BITE-SIZE PHILOSOPHY (47) – Is freedom irrational?

Rev José Mario O Mandía

We have seen that freedom is a power that man possesses. Based on what we have seen earlier, we can define freedom as the ability to make conscious and intelligent choices.

Most people think of freedom in another way: the ability to act without any external constraints. We can call this freedom from coercion. This is usually the meaning we use when we talk of political freedom, or freedom of expression, or civil rights.

There is another concept of freedom that many people have: the ability to do anything one likes. But if we think well about it, this kind of freedom does not really exist, because we are not unlimited or infinite like God. Even if we were free from any coercion, yet we are constrained by our own human nature (e.g. humans cannot fly like birds) or by our own limitations (e.g., we get tired after work). The reality — the truth — is that we cannot do anything we would like to do. So this kind of freedom — doing anything that one pleases — is an unrealistic idea of freedom.

Let’s go back to our original definition of freedom: the ability to make conscious and intelligent choices. The Catechism of the Catholic Church (no 1731) expresses it in this way: “Freedom is the power, rooted in reason and will, to act or not to act, to do this or that, and so to perform deliberate actions on one’s own responsibility. By free will one shapes one’s own life.”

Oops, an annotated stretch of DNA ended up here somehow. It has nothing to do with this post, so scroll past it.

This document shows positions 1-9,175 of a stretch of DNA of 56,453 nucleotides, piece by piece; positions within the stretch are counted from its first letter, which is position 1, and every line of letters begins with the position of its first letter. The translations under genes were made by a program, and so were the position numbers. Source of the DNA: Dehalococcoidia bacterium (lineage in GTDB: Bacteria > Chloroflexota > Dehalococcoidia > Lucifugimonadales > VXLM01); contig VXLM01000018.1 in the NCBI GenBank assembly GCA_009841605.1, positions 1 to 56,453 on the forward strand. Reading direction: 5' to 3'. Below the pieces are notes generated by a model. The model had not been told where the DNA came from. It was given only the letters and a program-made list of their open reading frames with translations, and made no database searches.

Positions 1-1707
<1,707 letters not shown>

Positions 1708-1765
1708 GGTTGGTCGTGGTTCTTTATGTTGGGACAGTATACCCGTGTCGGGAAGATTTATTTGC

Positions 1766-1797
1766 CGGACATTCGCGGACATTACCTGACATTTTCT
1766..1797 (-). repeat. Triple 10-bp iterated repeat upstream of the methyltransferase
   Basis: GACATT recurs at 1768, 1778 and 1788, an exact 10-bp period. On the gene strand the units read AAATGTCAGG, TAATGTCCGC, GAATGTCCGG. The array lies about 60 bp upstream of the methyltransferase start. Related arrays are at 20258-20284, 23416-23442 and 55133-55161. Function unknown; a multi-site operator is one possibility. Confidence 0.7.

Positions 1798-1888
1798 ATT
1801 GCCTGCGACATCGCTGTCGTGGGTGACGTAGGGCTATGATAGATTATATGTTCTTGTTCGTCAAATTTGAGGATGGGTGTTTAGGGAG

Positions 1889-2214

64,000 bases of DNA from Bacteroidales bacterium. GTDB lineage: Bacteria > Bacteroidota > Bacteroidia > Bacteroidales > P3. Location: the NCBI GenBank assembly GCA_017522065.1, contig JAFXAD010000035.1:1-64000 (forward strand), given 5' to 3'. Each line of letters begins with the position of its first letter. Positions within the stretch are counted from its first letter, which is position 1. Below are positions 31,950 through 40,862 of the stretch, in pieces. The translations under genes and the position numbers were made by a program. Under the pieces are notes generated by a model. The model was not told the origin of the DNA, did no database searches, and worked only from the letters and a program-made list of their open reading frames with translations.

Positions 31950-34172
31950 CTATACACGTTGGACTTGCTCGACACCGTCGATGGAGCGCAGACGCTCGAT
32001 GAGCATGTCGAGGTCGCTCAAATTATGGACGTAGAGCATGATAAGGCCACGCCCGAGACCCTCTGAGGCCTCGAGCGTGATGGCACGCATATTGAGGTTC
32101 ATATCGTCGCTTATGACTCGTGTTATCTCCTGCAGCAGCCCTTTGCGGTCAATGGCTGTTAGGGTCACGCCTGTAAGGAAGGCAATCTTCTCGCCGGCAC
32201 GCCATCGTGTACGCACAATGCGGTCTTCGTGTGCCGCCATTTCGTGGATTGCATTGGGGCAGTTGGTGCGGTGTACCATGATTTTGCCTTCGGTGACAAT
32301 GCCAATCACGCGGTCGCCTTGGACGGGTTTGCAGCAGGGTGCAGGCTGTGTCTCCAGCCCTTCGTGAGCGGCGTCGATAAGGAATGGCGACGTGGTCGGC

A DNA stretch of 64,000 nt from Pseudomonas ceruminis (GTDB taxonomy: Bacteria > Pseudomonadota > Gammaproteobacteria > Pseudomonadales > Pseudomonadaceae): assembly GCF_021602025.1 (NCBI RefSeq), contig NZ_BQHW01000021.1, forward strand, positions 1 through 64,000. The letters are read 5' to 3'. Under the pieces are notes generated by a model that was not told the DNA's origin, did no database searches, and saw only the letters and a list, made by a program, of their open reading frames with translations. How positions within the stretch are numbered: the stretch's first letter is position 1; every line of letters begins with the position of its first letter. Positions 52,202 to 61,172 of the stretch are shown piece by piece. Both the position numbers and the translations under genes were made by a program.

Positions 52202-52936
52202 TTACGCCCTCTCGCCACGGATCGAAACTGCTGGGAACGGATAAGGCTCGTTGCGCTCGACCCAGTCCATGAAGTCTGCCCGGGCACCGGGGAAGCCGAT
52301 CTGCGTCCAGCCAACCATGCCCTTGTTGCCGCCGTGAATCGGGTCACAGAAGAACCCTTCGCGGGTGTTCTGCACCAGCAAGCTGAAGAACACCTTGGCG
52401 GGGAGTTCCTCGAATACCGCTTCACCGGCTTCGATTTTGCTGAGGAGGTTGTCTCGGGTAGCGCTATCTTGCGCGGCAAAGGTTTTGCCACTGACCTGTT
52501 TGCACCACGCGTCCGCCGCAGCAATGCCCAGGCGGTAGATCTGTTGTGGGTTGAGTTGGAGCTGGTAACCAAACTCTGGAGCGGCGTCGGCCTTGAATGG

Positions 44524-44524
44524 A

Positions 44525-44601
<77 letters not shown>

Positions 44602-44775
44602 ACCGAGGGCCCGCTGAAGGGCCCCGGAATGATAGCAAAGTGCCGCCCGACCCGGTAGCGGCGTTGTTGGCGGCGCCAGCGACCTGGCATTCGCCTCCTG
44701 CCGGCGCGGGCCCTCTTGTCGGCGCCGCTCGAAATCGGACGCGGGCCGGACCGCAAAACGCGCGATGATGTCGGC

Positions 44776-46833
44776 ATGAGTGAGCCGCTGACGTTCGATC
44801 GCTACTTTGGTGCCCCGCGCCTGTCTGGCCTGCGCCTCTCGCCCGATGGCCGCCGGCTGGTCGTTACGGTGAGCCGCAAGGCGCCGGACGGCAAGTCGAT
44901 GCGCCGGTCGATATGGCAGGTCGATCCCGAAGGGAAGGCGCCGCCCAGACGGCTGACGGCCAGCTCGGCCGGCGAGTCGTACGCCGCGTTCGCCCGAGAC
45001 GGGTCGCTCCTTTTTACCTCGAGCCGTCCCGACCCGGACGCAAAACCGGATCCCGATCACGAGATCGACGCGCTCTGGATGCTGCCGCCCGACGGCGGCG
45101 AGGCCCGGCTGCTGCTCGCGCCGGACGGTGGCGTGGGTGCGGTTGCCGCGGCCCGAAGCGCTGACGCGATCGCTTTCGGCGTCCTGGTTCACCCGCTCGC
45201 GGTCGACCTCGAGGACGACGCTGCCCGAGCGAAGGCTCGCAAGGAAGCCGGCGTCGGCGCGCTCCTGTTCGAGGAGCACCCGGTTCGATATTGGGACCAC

Freedom needs reason, it is not irrational. We cannot make choices if we do not know the choices that are presented to us, if we don’t know the consequences they bring.

When we go to a restaurant for the first time, we don’t order right away. Before we order any food, we will have to ask for the menu. In addition, we will ask the waiter about the items we are interested in ordering: what ingredients they have, whether they are steamed or baked or roasted or fried or raw, and so on. Before we order food, we inform ourselves, we gather data. Moreover, we also consider our needs at that moment. The choice we will eventually make depends on certain facts, or truths, that we have to know beforehand.

Only after we have thought about the possible choices, can we make a decision. We know that we might still change our mind later, but we know that once we have ordered something that is fried, it means we don’t want it steamed or baked or roasted or raw. Once we have made the choice, we have limited ourselves to that choice.

Isn’t that interesting! When we use our freedom, we limit ourselves! This is why some people don’t want to make important decisions in life: they want to keep themselves open to all the possibilities.

However, we cannot live so many years on this earth without making any choices, always open to all possibilities. By not making decisions, we do not achieve anything, we accomplish nothing.   

The Catechism adds, “By free will one shapes one’s own life.” We shape our lives, we forge our future, by the choices we make. Thus, when someone asks us why we act or react in certain ways, we cannot say “That’s the way I am.” We should rather say, “That’s the way I made myself.”

FEATURED IMAGE: Cody Davis / Unsplash

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